I completely left this off the list originally, which was unfortunate: this movie was a kind of anti-Fahrenheit 9/11. It makes all sides of the story, as well as all of its characters, gut-wrenchingly sympathetic and the situation in the Middle East seem heartbreakingly hopeless.  



1. Tarnation.

Narcissistic actor seeks crazy family to exploit endlessly on camera while wallowing in self-pity. Bad teeth and Texas background a must. No fatties!  

2. Spring, Summer, Autumn, Winter... and Spring.

This has my vote for most pretentious piece of crap ever. Apparently the ancient Buddhist wisdom it contains was culled from the private files of Hippie H. Moron. Most pretentious setting, most pretentious casting, most pretentious script, most pretentious "message." It does, however, feature a decent scene of fucking, if you like to look at a chubby dude's ass for, like, three and a half minutes.

3. Supersize Me.

4. Napoleon Dynamite.

The thinnest film imaginable. The jokes were sometimes funny, now if there were only a movie to go with them. Also, fucking racist.

5. The Life Aquatic with Steve Zissou.

Somehow, this movie makes me feel better about Wes Anderson, as though now I know where I stand with him. I shouldn't expect another Rushmore. After Huckabees, I am ready to attribute the greatness of Rushmore to Jason Schwartzman as much as to Wes Anderson. No, Wes Anderson wants to make these painfully self-conscious, suffocatingly hip films about idiosyncratic subjects. He likes costume design and colorful frames. Incidentally, this film looks like shit and none of its half-baked ideas pan out for the better. As this mess chugs along through its long, long, long two hour running time, you can practically see Bill Murray unhitching his wagon from Wes' star. He's got that Coppola girl to get him an Oscar now, anyway. This film is the step farther away from Rushmore I was afraid he would take after the dismal Tenenbaums.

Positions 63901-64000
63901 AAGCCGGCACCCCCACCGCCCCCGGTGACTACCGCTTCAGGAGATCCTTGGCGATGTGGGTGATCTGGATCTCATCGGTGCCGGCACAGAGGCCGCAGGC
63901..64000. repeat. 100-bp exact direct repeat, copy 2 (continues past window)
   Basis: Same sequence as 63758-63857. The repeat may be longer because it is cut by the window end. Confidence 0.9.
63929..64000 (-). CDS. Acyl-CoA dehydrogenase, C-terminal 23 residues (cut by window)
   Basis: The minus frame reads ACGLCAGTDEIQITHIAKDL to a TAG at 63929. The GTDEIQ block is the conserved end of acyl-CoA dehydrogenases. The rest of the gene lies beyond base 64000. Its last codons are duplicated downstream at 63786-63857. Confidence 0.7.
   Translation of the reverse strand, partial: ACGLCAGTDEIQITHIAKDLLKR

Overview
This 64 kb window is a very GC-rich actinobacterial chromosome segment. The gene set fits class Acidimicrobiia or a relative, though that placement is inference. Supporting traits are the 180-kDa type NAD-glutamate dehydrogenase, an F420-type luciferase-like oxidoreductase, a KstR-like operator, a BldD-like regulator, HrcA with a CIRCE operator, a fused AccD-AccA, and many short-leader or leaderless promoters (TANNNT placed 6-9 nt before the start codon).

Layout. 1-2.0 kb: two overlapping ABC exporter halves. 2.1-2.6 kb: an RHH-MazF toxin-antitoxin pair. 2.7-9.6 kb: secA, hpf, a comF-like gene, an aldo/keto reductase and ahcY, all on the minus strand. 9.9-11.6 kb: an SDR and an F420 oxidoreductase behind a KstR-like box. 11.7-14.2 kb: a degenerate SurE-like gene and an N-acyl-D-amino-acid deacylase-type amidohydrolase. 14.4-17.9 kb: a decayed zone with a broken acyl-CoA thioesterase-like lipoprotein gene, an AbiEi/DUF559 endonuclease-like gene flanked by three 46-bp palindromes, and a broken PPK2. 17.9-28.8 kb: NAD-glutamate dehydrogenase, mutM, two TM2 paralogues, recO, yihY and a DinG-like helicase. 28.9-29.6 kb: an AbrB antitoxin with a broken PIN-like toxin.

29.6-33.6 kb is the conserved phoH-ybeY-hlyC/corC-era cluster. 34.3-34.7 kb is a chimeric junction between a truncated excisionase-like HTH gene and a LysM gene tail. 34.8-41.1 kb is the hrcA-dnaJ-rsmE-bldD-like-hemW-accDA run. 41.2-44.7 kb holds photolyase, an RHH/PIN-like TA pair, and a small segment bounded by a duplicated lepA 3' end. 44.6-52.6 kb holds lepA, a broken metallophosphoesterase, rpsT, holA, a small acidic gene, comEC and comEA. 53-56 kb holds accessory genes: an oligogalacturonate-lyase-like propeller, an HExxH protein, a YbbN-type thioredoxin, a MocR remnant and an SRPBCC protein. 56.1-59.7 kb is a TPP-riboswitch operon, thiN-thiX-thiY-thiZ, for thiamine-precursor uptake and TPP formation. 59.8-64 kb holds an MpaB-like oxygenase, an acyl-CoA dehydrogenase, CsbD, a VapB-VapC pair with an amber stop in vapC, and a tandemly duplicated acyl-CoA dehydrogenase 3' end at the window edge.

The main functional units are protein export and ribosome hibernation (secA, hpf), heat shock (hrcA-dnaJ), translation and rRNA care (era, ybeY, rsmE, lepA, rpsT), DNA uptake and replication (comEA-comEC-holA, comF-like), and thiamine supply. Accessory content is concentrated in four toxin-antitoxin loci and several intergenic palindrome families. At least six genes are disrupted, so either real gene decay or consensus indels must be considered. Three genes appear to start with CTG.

6. The Saddest Music in the World.

7. Bad Education.

Seriously, this movie does not work even for a second. I must have checked my watch ten times in the last twenty minutes of this film. For a purported "master," Almodovar has the clumsiest possible grasp on simple narrative devices and filmmaking technique. There are some painfully bad, almost embarrassing moments in the script that seem to be a result of his obliviousness about how to put a film together. He simply has a character show up and yak about the back-story for no reason in a particularly amateurish display of exposition. A real mess, this one. Also, it is fairly gay. But not gay enough.

8. Kill Bill Vol. 2.

My personal least favorite climatic scene in any movie I can think of.

9. The Motorcycle Diaries.

Hey, wasn't Che Guevara a Marxist revolutionary who led guerrilla uprisings of the exploited classes in Bolivia, Cuba, and the Congo? Didn't he say "the revolutionary must be a cold-blooded killing machine?" Wasn't he known for his burning intensity and smoldering charisma as well as his overly masculine decisiveness? Apparently, Walter Salles thought casting the Mexican Freddie Prinze, Jr. in a buddy road-movie would give the world insight into this complicated historical figure. Che was very cuddly and shy and kind of awkward with women, but he still just wanted to get laid. Since this is an American Pie movie (it isn't?), that road to pussy-dom will not be paved with a smooth, easily navigable material. Freddie Prinze at one point decides to swim across a dangerous river so he can celebrate his birthday (or something along those lines) with a bunch of lepers who live on the other side of the river. They are poor. He is generous in spirit and strong of mind. Viva la revolution!

10. The Sea Inside.

All of this bile-spewing is exhausting me, so I'll be brief. The lovable Javier Bardem and the Spanish version of M. Night Shyamalan make their play for awards-season credibility. Features extended sequences of the quadriplegic dreaming of "flying." I almost puked on Vincent Gallo's cock.

(continues on next page with the Movies You May Have Forgotten Existed from 2004)